A Bench comprises Chief Justice of India (CJI) D.Y. Chandrachud and Justices Sanjiv Khanna, B.R.Gavai, J.B. Pardiwala and Manoj Misra will hear the matter from October 31.
A Constitution Bench of the Supreme Court is slated to begin hearing on a batch of petitions mounting a challenge against the Union government’s2018 scheme of introducing electoral bonds.
As per the cause list published on the Supreme Court website, a Bench comprises Chief Justice of India (CJI) D.Y. Chandrachud and Justices Sanjiv Khanna, B.R.Gavai, J.B. Pardiwala and Manoj Misra will hear the matter from October 31.
An electoral bond is like a promissory note, similar to a banknote, which is payable to the bearer on demand and free of interest. It can be purchased by any Indian citizen or a body corporate in India.
An electoral bond may be issued in multiples of ₹1,000; ₹10,000; ₹1 lakh and ₹1 crore, available at specified branches of the State Bank of India. A donor can purchase an electoral bond with a ‘know your customer (KYC)’-compliant account and can donate the bonds anonymously to a political party of their choice, and the bond can be cashed within 15 days through the party’s verified account.
On March 26, 2021, a Supreme Court Bench, headed by the then CJI S.A. Bobderefused to grant a stay on the electoral bond scheme.
The Bench observed: “[T]he Scheme was introduced on January 2, 2018; that the bonds are released at periodical intervals in January, April, July and October of every year; that they had been so released in the years 2018, 2019 and 2020 without any impediment; and that certain safeguards have already been provided by this Court in itsinterim Order dated April 12, 2019, we do not see any justification for the grant of stay at this stage. Hence, both the applications for stay are dismissed.”
In 2019, the Election Commission of India (ECI), in itsaffidavitin the Supreme Court, said that electoral bonds and the removal of a cap on corporate funding would have a serious impact on transparency in the funding of political parties.
“Any donation received by a political party through an electoral bond has been taken out of the ambit of reporting under the contribution report as prescribed under Section29C of the Representation of the People Act, 1951,” the ECI had clarified.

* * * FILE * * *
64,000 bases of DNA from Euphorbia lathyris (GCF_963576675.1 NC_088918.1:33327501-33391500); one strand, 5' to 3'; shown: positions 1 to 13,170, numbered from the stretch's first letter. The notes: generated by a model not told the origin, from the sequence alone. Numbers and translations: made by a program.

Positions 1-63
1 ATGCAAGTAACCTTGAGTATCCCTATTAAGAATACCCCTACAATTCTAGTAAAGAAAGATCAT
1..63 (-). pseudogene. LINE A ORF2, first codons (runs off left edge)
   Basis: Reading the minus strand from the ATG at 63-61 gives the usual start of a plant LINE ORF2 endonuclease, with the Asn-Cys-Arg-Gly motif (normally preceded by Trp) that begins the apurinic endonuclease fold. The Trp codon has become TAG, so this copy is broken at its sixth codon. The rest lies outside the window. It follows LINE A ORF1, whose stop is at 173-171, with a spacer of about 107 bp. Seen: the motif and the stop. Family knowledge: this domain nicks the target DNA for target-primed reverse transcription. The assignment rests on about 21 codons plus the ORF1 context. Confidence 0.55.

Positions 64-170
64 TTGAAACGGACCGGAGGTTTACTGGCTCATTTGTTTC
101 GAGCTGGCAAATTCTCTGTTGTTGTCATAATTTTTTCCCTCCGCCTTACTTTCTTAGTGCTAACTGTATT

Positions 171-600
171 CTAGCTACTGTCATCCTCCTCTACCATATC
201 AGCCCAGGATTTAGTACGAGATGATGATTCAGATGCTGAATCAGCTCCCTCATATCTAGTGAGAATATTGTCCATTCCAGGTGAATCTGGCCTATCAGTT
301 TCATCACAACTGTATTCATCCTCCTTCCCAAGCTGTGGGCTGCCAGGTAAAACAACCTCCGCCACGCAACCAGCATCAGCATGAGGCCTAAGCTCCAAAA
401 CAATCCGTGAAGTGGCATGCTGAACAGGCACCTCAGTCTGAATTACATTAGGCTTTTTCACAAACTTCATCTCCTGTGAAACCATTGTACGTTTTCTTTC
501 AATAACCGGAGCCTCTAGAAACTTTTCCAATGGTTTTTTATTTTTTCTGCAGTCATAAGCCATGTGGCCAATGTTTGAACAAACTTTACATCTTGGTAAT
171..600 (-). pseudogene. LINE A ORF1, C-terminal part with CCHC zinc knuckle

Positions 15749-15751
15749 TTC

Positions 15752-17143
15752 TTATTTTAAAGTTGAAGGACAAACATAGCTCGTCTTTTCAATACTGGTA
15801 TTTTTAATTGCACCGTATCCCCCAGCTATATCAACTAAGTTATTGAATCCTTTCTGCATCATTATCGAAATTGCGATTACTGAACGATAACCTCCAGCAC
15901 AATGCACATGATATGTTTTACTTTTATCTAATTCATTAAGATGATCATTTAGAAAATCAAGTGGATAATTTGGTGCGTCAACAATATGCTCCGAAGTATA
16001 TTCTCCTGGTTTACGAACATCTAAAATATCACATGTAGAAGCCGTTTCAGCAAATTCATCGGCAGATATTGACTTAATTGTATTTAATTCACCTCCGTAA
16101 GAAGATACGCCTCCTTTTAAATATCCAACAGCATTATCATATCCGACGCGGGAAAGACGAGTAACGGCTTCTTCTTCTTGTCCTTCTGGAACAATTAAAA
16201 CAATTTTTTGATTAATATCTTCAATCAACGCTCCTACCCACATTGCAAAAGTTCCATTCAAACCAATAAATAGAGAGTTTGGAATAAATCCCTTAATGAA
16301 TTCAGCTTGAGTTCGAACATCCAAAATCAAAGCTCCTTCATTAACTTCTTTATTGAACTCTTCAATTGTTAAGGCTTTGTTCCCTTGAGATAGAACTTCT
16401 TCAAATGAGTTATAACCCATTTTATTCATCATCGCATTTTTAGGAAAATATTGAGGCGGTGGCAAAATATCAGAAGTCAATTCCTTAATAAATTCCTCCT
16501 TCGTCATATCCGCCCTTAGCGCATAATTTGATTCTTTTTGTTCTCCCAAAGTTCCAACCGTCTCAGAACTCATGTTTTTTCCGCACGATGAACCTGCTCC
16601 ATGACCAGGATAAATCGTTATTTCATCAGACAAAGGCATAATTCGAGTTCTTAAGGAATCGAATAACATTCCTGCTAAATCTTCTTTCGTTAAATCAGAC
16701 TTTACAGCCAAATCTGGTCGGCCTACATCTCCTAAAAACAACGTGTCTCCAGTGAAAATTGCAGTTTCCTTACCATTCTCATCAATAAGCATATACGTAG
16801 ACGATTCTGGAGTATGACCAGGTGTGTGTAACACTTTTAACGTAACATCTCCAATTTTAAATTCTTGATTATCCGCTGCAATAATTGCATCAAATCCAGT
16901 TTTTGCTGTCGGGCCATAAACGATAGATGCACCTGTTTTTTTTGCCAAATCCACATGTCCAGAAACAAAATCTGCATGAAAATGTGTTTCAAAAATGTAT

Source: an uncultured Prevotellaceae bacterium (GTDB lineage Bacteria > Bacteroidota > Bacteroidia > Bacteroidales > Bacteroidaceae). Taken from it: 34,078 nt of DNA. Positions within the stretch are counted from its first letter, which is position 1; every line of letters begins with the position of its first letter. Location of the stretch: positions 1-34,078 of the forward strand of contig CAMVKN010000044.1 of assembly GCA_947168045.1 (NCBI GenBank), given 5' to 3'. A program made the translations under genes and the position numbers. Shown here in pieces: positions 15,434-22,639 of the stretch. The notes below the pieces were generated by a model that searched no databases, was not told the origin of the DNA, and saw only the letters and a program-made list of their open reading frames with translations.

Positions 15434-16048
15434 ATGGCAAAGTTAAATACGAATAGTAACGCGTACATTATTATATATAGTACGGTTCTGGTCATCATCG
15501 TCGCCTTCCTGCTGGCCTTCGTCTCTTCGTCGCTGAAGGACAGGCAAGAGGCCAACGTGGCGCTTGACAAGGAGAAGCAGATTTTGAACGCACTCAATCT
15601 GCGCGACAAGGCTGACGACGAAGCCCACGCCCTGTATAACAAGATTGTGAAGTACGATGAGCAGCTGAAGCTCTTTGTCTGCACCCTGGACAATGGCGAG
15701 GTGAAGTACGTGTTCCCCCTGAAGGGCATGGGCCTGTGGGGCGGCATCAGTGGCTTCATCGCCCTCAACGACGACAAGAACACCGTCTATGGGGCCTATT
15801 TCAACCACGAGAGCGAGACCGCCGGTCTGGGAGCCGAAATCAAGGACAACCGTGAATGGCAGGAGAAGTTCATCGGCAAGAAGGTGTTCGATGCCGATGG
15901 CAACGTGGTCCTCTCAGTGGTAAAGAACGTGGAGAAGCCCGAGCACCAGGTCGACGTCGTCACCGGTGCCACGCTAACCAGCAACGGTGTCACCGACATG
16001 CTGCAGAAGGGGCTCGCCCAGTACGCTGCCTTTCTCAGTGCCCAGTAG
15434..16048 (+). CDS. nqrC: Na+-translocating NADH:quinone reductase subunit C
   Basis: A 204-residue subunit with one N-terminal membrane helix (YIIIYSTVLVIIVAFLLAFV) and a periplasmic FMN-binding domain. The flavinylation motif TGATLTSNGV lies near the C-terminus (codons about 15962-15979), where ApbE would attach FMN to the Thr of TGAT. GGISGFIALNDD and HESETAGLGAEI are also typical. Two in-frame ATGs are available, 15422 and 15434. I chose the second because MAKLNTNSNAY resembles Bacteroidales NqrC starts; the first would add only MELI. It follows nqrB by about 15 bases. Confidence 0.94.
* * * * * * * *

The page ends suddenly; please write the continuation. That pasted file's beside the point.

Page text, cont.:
Appearing for the ECI, senior advocate Rakesh Dwivedi had in 2019informed the Supreme Court that the Bharatiya Janata Party received ₹997 crore and ₹990 crore through donations via electoral bonds in 2016–17 and 2017–18 respectively, five times more than what the Indian National Congress received in the same period.
In April 2019, the Supreme Court passed an interim Order directing that all political parties give details of donors who contributed through electoral bonds as well as the amount received from them to the ECI in a sealed envelope.
Referring to the argument of the petitioner that foreign corporate houses may buy the bonds and attempt to influence the electoral process, the court said this argument was misconceived. It cited Clause 3 of the scheme which provided that a bond may be purchased only by a person who is a citizen of India or a body incorporated or established in India.
Appearing for the non-governmental organisation (NGO) ‘Association For Democratic Reforms (ADR), advocate Prashant Bhushan submitted that the sale of an electoral bond would further increase the illegal and illicit funding of political parties through shell companies.
Bhushan added that the Election Commission, on May 25, 2018 and the Reserve Bank of India (RBI) vide letters on January 31, 2017, and September 14 and 27, 2017 had objected to electoral bonds and had advised against issuing them as a mode for donation to political parties.
An electoral bond, Bhushan argued, is like cash to a political party for a quid pro quo. Bhushan had contended that electoral bonds were anonymous to others but not to the government which would know who the donor was as the State Bank of India (SBI) came under the purview of the Union government.
Therefore, he argued that if the government wished to victimise a donor for donating to opponent parties, it could do so as it would know the identity of the donor.